Things have changed. The work has changed. The atmosphere has changed. The people working there have changed.
This week, 10% of my co-workers were laid off in my company, and countless others got their hours cut. When you work in ministry, the financial situation depends very much on how much is donated, which is affected by the economy and the places people choose to put their money. And lately, people have not been putting their money toward our ministry.
It's a fact of life, and I'm blessed to still be there, to have a job at all, but you know, it sucks too.
It's an odd thing to have such dramatic cuts happen in your company. It's a mixture of uncertainty and loss. The home where you always felt safe doesn't feel safe any longer. You can't trust what you thought about the place. You get that your boss still cares about all of you, but the fact is, that boss's boss took your friend's job away. The friend that you sat next to for three and a half years is not there any more.
I used to see her every day, eat lunch with her every day, talk about our lives together every day, and tell her to have a good night at the end of every day.
But now, I'll be looking at her empty desk through my window instead. Every day.
Which, to be completely honest, doesn't really help make me want to get up and sit at that desk when my alarm goes off every day.
I've been hearing a lot of people* complain about how much of our time social media sucks from people these days, how there are no "real" relationships left, and how we're losing something by allowing this internet world to be a part of our lives.
To which I say: HOGWASH.**
Social media and "real life" can and do come together beautifully. They enhance each other. And there's nothing wrong with that.
Facebook allowed me to reconnect with people from my past in a very real way, many times facilitating "real" face-to-face relationships.
Twitter trained me to be concise and allowed me to catalog tiny things I normally would have forgotten.
Google made it possible to learn anything I could ever want to learn with the click of a mouse.
Skype allowed me to maintain relationships with people I long to be close to geographically but can't.
Pinterest inspired me to get off my butt and do something (or a LOT of somethings).
Ironic that this Five Minute Friday topic is forgetting, huh? Since, you know, I keep forgetting to blog.
Life is wild right now. The really, really, really good kind of wild. I really thought I never saw my husband before because of our schedules; now I know what really never seeing your husband is like.*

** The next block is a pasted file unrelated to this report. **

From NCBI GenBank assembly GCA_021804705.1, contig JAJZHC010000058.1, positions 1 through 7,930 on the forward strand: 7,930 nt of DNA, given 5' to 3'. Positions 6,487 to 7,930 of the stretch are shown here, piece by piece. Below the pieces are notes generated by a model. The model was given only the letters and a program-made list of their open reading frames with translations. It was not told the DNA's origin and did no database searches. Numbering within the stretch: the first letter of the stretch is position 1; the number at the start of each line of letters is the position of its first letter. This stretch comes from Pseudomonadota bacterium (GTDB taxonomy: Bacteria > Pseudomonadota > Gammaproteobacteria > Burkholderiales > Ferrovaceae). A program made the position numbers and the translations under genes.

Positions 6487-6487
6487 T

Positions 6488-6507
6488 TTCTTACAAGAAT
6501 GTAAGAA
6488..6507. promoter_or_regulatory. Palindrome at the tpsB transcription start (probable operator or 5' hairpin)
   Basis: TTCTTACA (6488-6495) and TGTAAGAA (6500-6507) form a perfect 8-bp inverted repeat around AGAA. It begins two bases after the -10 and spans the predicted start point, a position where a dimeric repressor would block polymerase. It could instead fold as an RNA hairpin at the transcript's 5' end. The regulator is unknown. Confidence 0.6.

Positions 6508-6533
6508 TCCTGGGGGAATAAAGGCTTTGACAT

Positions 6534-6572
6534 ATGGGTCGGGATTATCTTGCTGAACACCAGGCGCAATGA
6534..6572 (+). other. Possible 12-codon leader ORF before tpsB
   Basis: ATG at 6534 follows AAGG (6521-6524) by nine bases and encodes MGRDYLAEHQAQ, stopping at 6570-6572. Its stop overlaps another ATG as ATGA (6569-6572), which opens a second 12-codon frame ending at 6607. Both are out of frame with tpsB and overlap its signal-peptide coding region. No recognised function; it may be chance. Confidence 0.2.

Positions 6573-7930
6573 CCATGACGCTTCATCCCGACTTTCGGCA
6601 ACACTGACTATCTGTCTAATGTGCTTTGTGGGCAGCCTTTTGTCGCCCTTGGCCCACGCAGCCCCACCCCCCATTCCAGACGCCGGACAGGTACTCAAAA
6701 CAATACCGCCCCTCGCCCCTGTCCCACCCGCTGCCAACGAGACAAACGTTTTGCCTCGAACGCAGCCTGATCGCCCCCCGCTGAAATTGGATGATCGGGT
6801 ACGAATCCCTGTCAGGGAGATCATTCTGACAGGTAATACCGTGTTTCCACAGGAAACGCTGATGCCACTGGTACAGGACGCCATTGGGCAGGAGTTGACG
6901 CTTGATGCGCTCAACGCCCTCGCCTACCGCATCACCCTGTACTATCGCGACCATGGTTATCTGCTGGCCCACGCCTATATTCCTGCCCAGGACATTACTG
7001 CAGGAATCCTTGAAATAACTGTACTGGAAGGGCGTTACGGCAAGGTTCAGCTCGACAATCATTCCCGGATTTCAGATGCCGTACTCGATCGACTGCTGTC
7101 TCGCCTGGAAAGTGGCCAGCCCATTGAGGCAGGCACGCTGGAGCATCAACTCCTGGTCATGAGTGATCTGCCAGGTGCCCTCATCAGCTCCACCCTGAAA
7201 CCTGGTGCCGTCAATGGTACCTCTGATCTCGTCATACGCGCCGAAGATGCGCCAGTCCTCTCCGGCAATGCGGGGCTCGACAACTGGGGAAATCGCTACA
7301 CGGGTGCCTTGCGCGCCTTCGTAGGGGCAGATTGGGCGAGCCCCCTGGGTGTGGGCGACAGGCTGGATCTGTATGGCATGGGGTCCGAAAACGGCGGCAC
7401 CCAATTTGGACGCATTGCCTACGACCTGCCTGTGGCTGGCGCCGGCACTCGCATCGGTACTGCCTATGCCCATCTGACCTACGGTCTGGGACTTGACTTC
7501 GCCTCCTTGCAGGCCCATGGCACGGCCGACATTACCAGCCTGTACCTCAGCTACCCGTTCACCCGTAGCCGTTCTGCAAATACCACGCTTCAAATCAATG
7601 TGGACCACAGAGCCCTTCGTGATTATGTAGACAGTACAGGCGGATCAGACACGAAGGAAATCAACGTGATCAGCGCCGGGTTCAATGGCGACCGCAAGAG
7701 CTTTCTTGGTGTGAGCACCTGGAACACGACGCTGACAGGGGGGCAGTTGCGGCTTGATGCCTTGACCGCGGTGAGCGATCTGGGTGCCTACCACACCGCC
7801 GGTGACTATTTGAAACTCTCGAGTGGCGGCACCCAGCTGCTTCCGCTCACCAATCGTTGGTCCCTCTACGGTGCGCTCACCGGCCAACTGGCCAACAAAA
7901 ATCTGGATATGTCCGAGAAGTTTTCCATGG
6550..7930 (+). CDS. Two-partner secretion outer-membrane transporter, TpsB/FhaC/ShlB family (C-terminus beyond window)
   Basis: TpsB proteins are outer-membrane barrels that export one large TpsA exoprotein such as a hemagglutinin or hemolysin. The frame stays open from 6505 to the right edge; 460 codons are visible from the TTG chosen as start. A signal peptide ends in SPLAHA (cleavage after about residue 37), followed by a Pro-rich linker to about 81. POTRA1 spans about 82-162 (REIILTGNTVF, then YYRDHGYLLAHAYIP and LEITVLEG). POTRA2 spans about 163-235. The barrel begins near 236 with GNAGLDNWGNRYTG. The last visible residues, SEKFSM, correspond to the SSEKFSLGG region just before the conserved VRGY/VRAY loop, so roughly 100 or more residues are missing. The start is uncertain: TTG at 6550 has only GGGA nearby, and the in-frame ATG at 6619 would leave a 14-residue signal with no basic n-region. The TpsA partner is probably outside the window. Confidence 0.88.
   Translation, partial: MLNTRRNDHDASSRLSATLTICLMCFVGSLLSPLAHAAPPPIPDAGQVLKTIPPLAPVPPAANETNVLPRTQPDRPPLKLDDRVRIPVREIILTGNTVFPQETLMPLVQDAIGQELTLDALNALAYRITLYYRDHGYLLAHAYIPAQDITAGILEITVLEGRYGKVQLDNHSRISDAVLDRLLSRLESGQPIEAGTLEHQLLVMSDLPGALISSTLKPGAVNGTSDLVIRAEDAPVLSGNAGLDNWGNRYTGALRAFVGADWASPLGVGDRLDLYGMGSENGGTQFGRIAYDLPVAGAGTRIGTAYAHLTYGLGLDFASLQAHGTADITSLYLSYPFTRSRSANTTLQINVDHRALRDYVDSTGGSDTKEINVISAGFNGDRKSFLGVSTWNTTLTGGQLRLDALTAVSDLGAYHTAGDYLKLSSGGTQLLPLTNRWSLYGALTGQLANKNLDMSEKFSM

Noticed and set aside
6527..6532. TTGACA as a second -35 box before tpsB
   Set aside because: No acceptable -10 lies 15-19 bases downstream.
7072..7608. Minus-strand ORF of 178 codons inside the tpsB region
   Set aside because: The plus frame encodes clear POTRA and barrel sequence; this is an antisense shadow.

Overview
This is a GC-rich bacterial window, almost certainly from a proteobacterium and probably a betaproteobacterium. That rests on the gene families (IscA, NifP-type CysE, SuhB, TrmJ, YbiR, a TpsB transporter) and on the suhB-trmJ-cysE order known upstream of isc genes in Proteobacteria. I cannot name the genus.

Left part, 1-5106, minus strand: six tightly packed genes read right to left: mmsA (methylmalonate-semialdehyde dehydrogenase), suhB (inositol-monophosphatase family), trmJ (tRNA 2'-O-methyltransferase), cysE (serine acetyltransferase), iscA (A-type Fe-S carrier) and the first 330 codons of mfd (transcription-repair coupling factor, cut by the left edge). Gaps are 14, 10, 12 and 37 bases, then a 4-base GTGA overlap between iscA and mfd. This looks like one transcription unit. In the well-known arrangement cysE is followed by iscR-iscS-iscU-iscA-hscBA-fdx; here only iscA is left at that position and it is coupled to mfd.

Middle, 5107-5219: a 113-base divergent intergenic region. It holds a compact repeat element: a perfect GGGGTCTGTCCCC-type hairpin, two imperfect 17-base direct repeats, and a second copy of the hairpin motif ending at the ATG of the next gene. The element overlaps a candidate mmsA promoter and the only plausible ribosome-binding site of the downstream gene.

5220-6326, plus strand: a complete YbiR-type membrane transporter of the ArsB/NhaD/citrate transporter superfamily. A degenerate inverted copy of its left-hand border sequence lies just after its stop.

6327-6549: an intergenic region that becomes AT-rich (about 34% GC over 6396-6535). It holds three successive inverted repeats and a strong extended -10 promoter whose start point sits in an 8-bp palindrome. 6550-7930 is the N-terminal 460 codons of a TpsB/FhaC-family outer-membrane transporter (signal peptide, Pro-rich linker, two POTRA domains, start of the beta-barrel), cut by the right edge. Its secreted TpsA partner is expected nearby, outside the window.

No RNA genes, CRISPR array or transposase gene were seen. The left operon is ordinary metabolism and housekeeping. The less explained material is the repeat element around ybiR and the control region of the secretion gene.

*I realize that many of you have deployed husbands right now, and if that's the case, feel free to think "She's a stupid jerk-face. I'll tell HER what never seeing your husband is like!" if it applies to you.
I used to be really good at remembering everything I had to do, but as more things pile on the to-do list, I have to work extra hard at keeping up. And lately, things have been falling through the cracks. The business website hasn't been updated in a while. I can't seem to remember to bring things to work when I mean to. I forget about digiscrap pages I'm supposed to make. And every time we think we're catching up, we get buried again.
It's enough to make anybody forgetful.
Jack will forget to bring home some paperwork that he needs (he's forgetful too these days, you see), so we'll drive the 20 minutes back out to the school at midnight on a Tuesday to pick it up. We'll take the dog too, because, why not? We can. We own the place, after all.
When we arrive, the dog will run around the school, tail wagging wildly, and we'll laugh at her and run around with her in our dark school for a few minutes.
We'll eat drive-thru fast food for dinner at 1 a.m., talking and laughing while we sort belts and cut students' pictures for the black belt wall. Finally, we'll kiss goodnight and PASS OUT.
In the morning, he will get up and make dinosaur noises at me while I'm getting ready and tell me to "have a most wonderous" day as he kisses me goodbye.
And I will be happy. So, so, happy that I'm living this exhausting life with him.
And that? Is the kind of stuff I'm not going to be forgetting any time soon.